Looking at photos of relatives from the early 20th century, I’m struck by how incredibly normal they look, how I could walk down any street and see the same faces. Such an insight comes easily since I live near the locus of my ancestral lines, but I think it’s a realization one could have anywhere. Stare into the faces of passers by and you will see many physical and psychological reflections of yourself, as if the genetic mirror were shattered, replicating the same fate, the same consequences, the same inner struggles across continents and generations.
Someone once said that all wars are the same war, that all short stories are just one long story, and that all people—no matter how diverse or alien they may seem on the surface—are actually one life and one humanity engaged in one struggle playing out simultaneously in every heart and mind. Being a gifted dancer, Michael Jackson once put it like this: “Consciousness expresses itself through creation. This world we live in is the dance of the Creator. Dancers come and go in the twinkling of an eye but the dance lives on.”
This is the 2000-year-old concept of Nataraja, the image of Shiva as the cosmic dancer who dispels illusion and reveals a higher truth. As part of the dance of time and space, forms rise and fall—in the microcosm of the individual mind and in the macrocosm of all creation—but the dance itself, the maelstrom of change, remains constant as an expression of something else, something beyond the perception of transient things. The ancient sages and priests of the Madhya Pradesh and Kashmir regions first portrayed Shiva this way around 6 C.E. in temple statues and paintings, depicting a true, eternal, changeless Self that is simultaneously immanent in every person and transcendent in the ubiquitous I AM.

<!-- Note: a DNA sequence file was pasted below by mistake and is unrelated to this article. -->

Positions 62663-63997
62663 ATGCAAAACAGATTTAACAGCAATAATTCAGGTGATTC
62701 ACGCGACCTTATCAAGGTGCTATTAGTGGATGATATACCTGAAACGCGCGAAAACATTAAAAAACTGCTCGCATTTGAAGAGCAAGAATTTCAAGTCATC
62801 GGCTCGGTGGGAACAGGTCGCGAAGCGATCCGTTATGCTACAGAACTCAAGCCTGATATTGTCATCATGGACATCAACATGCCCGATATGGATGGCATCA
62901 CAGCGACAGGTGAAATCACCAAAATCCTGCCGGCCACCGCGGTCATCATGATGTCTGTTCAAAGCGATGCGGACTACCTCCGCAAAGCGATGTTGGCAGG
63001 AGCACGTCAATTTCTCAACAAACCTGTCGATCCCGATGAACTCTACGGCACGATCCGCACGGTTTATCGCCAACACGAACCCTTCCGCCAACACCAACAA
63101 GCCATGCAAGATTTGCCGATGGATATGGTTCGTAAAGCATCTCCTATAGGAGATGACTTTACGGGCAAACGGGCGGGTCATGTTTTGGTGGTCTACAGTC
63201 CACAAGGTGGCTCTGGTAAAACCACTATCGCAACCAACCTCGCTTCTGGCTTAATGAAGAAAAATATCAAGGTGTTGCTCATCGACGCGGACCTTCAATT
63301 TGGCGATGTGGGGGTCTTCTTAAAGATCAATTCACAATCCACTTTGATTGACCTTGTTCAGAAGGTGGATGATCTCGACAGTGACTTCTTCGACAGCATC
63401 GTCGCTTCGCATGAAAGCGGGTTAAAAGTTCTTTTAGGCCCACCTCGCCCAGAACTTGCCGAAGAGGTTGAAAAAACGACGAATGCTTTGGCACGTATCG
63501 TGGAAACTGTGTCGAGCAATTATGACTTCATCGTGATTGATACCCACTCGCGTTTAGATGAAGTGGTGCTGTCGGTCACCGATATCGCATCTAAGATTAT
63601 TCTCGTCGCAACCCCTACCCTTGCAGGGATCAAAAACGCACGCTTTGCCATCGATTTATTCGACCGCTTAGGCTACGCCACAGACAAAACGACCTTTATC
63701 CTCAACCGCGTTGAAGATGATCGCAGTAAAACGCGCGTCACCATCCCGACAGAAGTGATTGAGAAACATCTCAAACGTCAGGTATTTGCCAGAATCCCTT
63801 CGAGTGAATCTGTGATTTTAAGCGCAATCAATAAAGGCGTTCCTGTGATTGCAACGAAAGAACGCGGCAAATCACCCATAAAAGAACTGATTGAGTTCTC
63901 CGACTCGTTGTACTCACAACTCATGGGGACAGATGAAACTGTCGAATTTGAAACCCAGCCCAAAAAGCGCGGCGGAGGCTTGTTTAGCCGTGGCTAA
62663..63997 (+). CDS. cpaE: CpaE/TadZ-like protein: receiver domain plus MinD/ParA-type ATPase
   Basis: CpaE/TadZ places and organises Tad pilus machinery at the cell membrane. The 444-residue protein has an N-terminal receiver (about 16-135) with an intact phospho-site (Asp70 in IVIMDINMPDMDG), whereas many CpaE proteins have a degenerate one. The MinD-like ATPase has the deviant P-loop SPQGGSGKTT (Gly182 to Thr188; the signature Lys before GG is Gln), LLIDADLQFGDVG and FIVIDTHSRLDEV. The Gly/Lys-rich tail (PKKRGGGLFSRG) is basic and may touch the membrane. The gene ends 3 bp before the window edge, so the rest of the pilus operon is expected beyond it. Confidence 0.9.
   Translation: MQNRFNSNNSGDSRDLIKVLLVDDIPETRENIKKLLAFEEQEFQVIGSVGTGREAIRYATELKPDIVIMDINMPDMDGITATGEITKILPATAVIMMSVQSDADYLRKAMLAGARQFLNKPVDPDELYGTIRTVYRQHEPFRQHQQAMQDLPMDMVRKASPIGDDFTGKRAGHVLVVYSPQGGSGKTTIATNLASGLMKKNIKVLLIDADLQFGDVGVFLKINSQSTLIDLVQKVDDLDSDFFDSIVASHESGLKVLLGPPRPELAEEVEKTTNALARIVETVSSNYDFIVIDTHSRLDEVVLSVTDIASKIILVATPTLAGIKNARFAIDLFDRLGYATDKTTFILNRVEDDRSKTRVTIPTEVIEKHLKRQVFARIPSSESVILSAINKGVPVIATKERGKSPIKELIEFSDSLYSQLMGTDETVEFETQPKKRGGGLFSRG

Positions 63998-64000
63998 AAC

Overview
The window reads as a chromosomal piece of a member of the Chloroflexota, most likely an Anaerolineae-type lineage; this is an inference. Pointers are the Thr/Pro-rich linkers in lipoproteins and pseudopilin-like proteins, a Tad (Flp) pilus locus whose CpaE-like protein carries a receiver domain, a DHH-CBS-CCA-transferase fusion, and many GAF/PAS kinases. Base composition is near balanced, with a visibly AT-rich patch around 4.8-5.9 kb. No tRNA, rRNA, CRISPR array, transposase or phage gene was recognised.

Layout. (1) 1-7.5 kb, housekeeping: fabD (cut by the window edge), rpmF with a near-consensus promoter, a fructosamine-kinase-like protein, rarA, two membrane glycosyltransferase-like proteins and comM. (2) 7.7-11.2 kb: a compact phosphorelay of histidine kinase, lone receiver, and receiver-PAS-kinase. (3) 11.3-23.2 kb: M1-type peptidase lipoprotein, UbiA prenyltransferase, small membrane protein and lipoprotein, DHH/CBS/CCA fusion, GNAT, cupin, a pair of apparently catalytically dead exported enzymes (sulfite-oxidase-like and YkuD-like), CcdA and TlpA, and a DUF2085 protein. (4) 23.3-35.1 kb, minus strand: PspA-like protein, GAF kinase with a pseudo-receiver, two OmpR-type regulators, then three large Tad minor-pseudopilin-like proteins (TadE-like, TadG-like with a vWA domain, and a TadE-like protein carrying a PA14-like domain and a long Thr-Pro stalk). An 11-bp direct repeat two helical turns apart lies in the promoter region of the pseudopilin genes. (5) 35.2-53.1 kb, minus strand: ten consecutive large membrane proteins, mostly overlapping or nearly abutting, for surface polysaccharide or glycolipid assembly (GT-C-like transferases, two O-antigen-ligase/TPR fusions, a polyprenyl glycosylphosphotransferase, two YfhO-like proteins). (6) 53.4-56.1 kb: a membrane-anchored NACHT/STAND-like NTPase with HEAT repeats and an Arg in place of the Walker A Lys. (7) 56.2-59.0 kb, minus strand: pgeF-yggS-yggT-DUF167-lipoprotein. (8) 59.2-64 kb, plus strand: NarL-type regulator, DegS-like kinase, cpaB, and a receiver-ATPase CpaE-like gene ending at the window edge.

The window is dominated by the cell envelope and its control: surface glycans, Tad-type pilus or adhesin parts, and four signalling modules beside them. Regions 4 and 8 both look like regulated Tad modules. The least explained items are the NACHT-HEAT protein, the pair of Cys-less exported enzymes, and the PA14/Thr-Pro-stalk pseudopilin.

Ram Dass, in Polishing the Mirror, expresses this when he writes, “The only thing you really ever have to offer another person is your own state of being.” Or whatever you offer to others, you are also confirming and offering as part of yourself. This posits an equals sign between people, not an arrow, a plus, or a minus. Is there anything new under the sun? Ecclesiastes says no. Read enough literature and I think most people will be inclined to agree: we find meaning in another because that meaning resonates in ourselves. Yeats wrote that ultimately it is not possible to distinguish the dancer from the dance. Repair the shattered mirror, the broken and limited perception of others that sees them as irreparably isolated from us, and a higher octave of meaning is revealed. We are isolate. We are also one. And, in our ultimate oneness, “we” and “are” and “one” cease to have any meaning and the truth of existence becomes evident.
Pay attention to your ancestors, to their lives, to the things they did and said. See yourself in them as one being. Then see yourself in others, in everything. Look past the superficial trivia that limits your understanding and obscures the truth of the matter: assumptions about linear progress (originally post-Enlightenment / Victorian but now, with our current STEM fetishism, solidly reductive materialist and technocratic) depend on an unexamined and distracted mind. There is no new thing under the sun in any meaningful sense. The are only forms, rising and falling, being born and dying.
Start paying attention to this. Start asking, Who am I? Start asking, Who is it that asks, “Who am I?” Go deep, beyond the forms. You are not those things. Get to the point where you can perceive the dance always taking place, the energy of creation itself, which is expressed as movement, as change. This is also synonymous with the highest, emptiest, most profound form of awareness. That is what we are.
“After negating all of the above-mentioned as ‘not this’, ‘not this’, Awareness alone remains – that I am.” – Ramana Maharshi